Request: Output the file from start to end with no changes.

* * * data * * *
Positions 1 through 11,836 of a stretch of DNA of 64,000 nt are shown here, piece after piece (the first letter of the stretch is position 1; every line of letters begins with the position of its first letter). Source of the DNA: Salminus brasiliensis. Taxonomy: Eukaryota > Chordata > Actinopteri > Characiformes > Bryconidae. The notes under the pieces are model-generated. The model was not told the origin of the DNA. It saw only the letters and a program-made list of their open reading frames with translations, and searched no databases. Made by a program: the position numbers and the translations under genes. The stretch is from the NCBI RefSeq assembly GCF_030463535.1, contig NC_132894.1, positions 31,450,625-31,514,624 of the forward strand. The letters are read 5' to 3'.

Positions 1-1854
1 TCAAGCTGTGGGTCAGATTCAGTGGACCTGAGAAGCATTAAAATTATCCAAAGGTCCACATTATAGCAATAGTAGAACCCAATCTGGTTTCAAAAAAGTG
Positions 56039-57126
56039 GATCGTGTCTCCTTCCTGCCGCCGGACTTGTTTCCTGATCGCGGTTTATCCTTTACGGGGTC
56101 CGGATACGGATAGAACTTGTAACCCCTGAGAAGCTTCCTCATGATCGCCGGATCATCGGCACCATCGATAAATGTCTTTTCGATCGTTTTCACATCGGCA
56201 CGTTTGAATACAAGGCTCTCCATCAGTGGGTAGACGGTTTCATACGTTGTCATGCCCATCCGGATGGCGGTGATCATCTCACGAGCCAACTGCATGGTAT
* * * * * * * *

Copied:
Positions 1 through 11,836 of a stretch of DNA of 64,000 nt are shown here, piece after piece (the first letter of the stretch is position 1; every line of letters begins with the position of its first letter). Source of the DNA: Salminus brasiliensis. Taxonomy: Eukaryota > Chordata > Actinopteri > Characiformes > Bryconidae. The notes under the pieces are model-generated. The model was not told the origin of the DNA. It saw only the letters and a program-made list of their open reading frames with translations, and searched no databases. Made by a program: the position numbers and the translations under genes. The stretch is from the NCBI RefSeq assembly GCF_030463535.1, contig NC_132894.1, positions 31,450,625-31,514,624 of the forward strand. The letters are read 5' to 3'.

Positions 1-1854
1 TCAAGCTGTGGGTCAGATTCAGTGGACCTGAGAAGCATTAAAATTATCCAAAGGTCCACATTATAGCAATAGTAGAACCCAATCTGGTTTCAAAAAAGTG
Positions 56039-57126
56039 GATCGTGTCTCCTTCCTGCCGCCGGACTTGTTTCCTGATCGCGGTTTATCCTTTACGGGGTC
56101 CGGATACGGATAGAACTTGTAACCCCTGAGAAGCTTCCTCATGATCGCCGGATCATCGGCACCATCGATAAATGTCTTTTCGATCGTTTTCACATCGGCA
56201 CGTTTGAATACAAGGCTCTCCATCAGTGGGTAGACGGTTTCATACGTTGTCATGCCCATCCGGATGGCGGTGATCATCTCACGAGCCAACTGCATGGTAT